It’s Spring in Lexington.
It’s always a miracle. I wouldn’t miss it for the world…and never have.
First of all, it’s stupidly green…to my constant delight. My lawn needs mowing every fifteen minutes. My trumpet vine hedge shouts “GREEN” to the sky and defies any attempt to pacify it. Every tree simultaneously erupts in a kind of chemical warfare, turning noses red, squeezing eyes shut, and sparking a cannonade of non-contagious, but orbit-achieving sneezes in much of the population.
And then, we have this little horse race coming up nearby. Maybe you’ve heard of it. It’s cool – 143 years cool.
I went to the Derby…decades ago. I threw my Frisbee in the infield. I got heroically muddy. I spent eight hours at the track one day and never glimpsed a horse. I sang a sad song and mysteriously cried, making the mud run on my face, oblivious to the song’s original intent.
It was real good time.
But after mowing the lawn, hacking laughably at the trumpet vine, sneezing, avoiding mint juleps & poison ivy, weeping no more, and the two minute frenetic bewilderment of a herd of beautiful animals of which I’ve never heard, stampeding to a measure of glory likely to be forgotten in a couple of weeks…what then?
Well, oddly enough, in Lexington we turn our attention to singing songs beyond Stephen Foster’s canon.
For the last quarter-century an unlikely event happens in Lexington; It’s a Grand Night for Singing. For six nights 80+ singers, dancers, and musicians perform fierce, powerful renditions of songs from Broadway and Hollywood, old and current. Thousands of people fill the seats, their hearts to be moved by the singers of the nationally-recognized University of Kentucky Opera Theatre.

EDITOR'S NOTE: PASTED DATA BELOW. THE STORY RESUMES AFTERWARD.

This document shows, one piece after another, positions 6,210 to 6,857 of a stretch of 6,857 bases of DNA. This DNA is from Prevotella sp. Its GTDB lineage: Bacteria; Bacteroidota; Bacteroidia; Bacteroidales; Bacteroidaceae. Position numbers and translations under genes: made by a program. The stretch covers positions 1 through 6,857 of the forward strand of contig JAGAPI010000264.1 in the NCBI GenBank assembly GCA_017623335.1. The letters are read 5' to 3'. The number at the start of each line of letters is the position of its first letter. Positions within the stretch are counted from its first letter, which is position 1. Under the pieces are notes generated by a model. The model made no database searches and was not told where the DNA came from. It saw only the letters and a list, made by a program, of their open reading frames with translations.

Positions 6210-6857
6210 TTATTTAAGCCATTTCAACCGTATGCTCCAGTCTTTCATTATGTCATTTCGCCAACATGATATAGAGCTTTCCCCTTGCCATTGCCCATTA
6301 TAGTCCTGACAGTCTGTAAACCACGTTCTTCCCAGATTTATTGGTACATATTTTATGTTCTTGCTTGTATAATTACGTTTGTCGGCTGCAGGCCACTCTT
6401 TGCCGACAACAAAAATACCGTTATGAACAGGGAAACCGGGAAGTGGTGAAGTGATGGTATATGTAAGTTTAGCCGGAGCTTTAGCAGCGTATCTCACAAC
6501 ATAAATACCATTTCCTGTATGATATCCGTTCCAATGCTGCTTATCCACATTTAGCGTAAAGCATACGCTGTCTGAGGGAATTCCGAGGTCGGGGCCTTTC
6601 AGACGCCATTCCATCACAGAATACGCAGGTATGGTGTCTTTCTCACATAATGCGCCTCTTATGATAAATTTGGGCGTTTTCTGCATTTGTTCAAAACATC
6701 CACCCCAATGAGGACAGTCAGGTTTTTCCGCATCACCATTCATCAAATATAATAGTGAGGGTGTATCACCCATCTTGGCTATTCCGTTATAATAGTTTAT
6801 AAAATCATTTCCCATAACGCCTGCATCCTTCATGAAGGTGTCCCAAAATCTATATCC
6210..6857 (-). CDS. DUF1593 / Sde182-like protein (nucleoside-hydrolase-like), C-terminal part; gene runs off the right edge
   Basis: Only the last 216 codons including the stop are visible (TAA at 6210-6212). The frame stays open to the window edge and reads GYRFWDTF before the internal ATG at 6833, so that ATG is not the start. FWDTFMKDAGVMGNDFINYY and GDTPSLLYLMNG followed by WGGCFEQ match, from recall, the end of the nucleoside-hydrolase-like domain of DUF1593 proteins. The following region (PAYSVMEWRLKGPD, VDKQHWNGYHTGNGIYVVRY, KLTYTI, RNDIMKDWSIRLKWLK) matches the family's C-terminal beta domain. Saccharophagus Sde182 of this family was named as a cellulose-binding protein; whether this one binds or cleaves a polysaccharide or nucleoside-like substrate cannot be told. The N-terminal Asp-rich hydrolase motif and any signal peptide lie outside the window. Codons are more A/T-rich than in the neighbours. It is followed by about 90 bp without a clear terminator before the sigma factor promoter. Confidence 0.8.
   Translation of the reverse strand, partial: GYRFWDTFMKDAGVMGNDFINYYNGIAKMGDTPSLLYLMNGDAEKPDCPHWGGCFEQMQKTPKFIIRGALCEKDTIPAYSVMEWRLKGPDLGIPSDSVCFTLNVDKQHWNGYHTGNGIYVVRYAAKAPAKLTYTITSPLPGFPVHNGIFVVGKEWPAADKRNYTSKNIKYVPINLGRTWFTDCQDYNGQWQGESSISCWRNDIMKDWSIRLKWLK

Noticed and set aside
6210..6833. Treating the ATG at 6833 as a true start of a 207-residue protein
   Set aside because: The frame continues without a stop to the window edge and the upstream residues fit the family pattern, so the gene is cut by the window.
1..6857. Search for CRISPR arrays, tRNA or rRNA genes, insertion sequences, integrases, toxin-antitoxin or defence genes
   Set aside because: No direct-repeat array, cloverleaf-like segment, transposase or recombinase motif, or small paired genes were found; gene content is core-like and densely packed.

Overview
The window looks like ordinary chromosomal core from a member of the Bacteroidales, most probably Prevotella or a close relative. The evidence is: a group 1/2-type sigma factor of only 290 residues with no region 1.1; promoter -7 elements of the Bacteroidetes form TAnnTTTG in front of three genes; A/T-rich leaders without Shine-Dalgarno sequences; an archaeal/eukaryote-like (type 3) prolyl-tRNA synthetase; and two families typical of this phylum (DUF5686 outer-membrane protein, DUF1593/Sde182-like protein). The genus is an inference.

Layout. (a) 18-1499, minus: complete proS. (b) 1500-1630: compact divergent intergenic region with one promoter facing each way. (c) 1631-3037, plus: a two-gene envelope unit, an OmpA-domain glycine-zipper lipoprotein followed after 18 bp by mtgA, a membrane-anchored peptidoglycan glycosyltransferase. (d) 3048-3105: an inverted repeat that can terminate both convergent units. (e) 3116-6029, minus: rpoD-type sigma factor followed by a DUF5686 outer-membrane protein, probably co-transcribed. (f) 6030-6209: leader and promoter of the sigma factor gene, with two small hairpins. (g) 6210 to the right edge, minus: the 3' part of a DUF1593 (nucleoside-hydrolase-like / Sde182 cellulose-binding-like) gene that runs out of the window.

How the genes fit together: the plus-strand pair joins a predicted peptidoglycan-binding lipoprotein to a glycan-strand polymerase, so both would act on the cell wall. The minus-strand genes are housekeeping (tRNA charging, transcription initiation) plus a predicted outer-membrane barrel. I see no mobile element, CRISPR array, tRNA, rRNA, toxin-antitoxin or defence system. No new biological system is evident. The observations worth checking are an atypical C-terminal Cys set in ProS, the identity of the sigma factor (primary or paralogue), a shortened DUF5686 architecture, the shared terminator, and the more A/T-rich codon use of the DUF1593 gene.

In the interest of full-disclosure, personal pride, and to keep this account going, I must fess up to having participated in this event a number of times, though frankly, the quality of the event left this hippie geezer in the dust years ago.
But there have been moments to treasure.
The first time I did the show was in 1993. I was asked to sing “I’ve Grown Accustomed to Her Face” from My Fair Lady. I marched in front of the orchestra to the center of the stage and began by declaiming; “Damn! Damn! Damn! Damn! Damn!” At which point, a five-year-old girl in the audience chirped; “Damn!” The audience went quiet……yes, as a tomb. I turned in the general direction of the child, paused, and offered; “Everyone’s a critic.” It was probably the biggest ovation I’ve ever received.
When the show ended, the parents of the offending (?) child sought me out to apologize. I felt like I owed them money.
Spring in Lexington…Grand Night for Singing…miracles…I wouldn’t miss them for the world.